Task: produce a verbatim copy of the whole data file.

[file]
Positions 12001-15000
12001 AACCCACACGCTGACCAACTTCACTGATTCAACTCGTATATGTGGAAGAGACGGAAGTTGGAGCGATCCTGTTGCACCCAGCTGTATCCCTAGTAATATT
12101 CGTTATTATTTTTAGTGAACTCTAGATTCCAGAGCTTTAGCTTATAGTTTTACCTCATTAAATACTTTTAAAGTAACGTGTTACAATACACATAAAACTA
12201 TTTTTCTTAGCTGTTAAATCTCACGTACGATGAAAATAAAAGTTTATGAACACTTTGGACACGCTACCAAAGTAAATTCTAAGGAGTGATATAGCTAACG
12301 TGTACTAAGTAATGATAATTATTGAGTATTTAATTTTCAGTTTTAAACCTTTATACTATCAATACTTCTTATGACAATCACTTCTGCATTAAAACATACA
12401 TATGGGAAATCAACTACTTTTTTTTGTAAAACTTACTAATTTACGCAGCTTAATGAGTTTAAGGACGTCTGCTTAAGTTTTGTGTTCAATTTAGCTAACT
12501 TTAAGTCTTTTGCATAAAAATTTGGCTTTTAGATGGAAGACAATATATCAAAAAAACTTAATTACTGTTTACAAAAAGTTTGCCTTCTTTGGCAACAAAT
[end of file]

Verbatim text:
Positions 12001-15000
12001 AACCCACACGCTGACCAACTTCACTGATTCAACTCGTATATGTGGAAGAGACGGAAGTTGGAGCGATCCTGTTGCACCCAGCTGTATCCCTAGTAATATT
12101 CGTTATTATTTTTAGTGAACTCTAGATTCCAGAGCTTTAGCTTATAGTTTTACCTCATTAAATACTTTTAAAGTAACGTGTTACAATACACATAAAACTA
12201 TTTTTCTTAGCTGTTAAATCTCACGTACGATGAAAATAAAAGTTTATGAACACTTTGGACACGCTACCAAAGTAAATTCTAAGGAGTGATATAGCTAACG
12301 TGTACTAAGTAATGATAATTATTGAGTATTTAATTTTCAGTTTTAAACCTTTATACTATCAATACTTCTTATGACAATCACTTCTGCATTAAAACATACA
12401 TATGGGAAATCAACTACTTTTTTTTGTAAAACTTACTAATTTACGCAGCTTAATGAGTTTAAGGACGTCTGCTTAAGTTTTGTGTTCAATTTAGCTAACT
12501 TTAAGTCTTTTGCATAAAAATTTGGCTTTTAGATGGAAGACAATATATCAAAAAAACTTAATTACTGTTTACAAAAAGTTTGCCTTCTTTGGCAACAAAT